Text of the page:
Minnesota’s legislative leaders often say that House-Senate conference committees should work out major legislation in public.
That way, the logic goes, not only can the public watch the public’s business, but more eyes on bills would mean fewer mistakes.
But pretty much every year, those public negotiations never happen.
A couple of this year’s biggest bills were on their deathbeds as the session wound down. Democrats who run the Senate and Republicans who control the House had not been able to agree on how to craft a public works bill and one injecting new money into transportation.
When the going got tough on those measures, legislative leaders went behind closed doors.
This year, those closed doors usually were to Senate Majority Leader Tom Bakk’s office. He and House Speaker Kurt Daudt, and others from time to time, tried to work out details for days. Reporters were camped outside awaiting word about any progress.
The scene was similar to past negotiations, except the “cone of silence” — as Gov. Mark Dayton called it — was not activated. In an effort to make the meetings a bit more transparent, the Democratic governor refused to agree that whatever said in negotiations remained in the private room.
So when Dayton was involved in talks, he usually briefed reporters afterward. Bakk often talked, too, and Daudt did sometimes, but he was the most reluctant of the three to talk after high-level meetings.
Lawmakers often stopped reporters in the final days, asking: “What’s happening? You know more than we do.”
Republicans and Democrats alike decry the closed-door system, but little changes from year to year.
Sen. Roger Reinert, D-Duluth, said that the rush to finish bills this year resulted in mistakes.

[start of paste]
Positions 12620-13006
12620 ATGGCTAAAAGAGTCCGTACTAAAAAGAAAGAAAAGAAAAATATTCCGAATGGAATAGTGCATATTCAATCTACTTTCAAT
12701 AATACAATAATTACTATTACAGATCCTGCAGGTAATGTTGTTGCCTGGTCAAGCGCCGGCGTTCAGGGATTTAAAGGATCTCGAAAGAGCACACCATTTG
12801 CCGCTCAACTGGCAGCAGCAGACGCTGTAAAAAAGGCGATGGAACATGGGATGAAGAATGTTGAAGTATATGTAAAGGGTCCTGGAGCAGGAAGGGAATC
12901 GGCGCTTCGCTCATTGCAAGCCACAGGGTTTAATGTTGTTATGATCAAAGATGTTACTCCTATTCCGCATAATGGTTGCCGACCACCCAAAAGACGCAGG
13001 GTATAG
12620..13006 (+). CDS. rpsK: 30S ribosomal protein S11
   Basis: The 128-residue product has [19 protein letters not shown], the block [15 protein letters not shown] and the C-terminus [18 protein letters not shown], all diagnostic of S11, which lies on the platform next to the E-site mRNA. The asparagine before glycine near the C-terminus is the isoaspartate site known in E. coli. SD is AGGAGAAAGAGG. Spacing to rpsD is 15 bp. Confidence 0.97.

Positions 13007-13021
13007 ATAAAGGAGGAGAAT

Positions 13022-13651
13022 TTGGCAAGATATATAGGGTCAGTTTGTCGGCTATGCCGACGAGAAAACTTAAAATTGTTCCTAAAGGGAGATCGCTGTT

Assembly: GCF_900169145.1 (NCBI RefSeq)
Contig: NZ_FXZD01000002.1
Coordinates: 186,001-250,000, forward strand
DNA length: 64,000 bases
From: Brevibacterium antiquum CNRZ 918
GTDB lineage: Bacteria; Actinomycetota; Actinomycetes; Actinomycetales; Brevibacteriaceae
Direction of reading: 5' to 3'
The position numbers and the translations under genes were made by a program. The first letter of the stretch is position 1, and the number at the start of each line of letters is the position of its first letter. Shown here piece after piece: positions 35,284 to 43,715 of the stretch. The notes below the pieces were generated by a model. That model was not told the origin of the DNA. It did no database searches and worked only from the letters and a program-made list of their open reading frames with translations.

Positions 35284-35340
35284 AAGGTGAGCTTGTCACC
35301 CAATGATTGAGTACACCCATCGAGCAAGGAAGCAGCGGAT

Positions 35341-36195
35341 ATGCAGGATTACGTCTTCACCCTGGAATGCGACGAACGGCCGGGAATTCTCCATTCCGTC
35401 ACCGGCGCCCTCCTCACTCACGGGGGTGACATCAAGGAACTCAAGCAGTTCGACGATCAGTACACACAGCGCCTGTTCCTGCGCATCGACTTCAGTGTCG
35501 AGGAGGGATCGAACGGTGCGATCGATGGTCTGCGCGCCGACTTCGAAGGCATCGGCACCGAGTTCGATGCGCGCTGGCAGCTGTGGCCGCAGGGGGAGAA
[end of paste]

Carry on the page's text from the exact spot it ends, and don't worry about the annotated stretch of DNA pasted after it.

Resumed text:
“In the last-minute flurry of bill drafting, several projects — including the Duluth steam plant and Arrowhead Regional Wellness Center — were listed on a spreadsheet, but not actually included in the bill,” Reinert said. “This is extremely disappointing, and shows the significant and real dangers of last-minute legislating.”
Daudt: Bakk waits
Senate Majority Leader Tom Bakk is a master at using time to get what he wants, House Speaker Kurt Daudt said, but it did not quite work this year when lawmakers ran out of time before passing key bills.
“He uses time management to do what he thinks is to his advantage,” Daudt told Forum News Service. “He waits you out until the very end.”
The scramble at the end of the session was “what I call textbook Tom Bakk,” Daudt said.
Bakk may not talk much about his tactics, but he said say about legislating: “This is a contact sport.”
In her retirement speech the day after lawmakers missed their deadline, Sen. Terri Bonoff, D-Minnetonka, turned to Bakk and said: “I do think you are a gifted strategist. I am sorry it did not work out last night.”
Pretty much no one expected former Minnesota Gov. Jesse Ventura to run for president, so they will not be surprised that he is not.
But why he is not running may be surprising.
“I am stating unequivocally that I am not running for president,” Ventura said on the ora.tv Website. “I would love to run against Hillary Clinton and Donald Trump. I’d love to debate them, but, just in case I would win, I don’t want to do the job. And if you don’t want to do the job, you have no business running for president.”
Ventura said the country is messed up beyond repair.
“I simply don’t have it in my heart to do the job,” he said. “Besides, I’m too passive.”
Democrat honors Republican
A western Twin Cities Democratic senator used her spotlight to honor a western Minnesota Republican colleague for his courage.
Sen. Terri Bonoff, D-Minnetonka, delivering her retirement speech in the state Senate, before running for the U.S. House, said Minnesota’s only blind legislator is an inspiration.
“He is so courageous and strong,” Bonoff said of Sen. Torrey Westrom, R-Elbow Lake. “You don’t need to have sympathy for Sen. Westrom because he truly is graced with God’s good will and his life is a gift for all of us.”
Vets get tax break
A military veteran tax break sought for two decades has a chance of becoming law.
A provision passed the Legislature to allow veterans to avoid paying state income tax on their military retirement pay. Nearly 18,000 Minnesota veterans could see taxes fall because of the provision.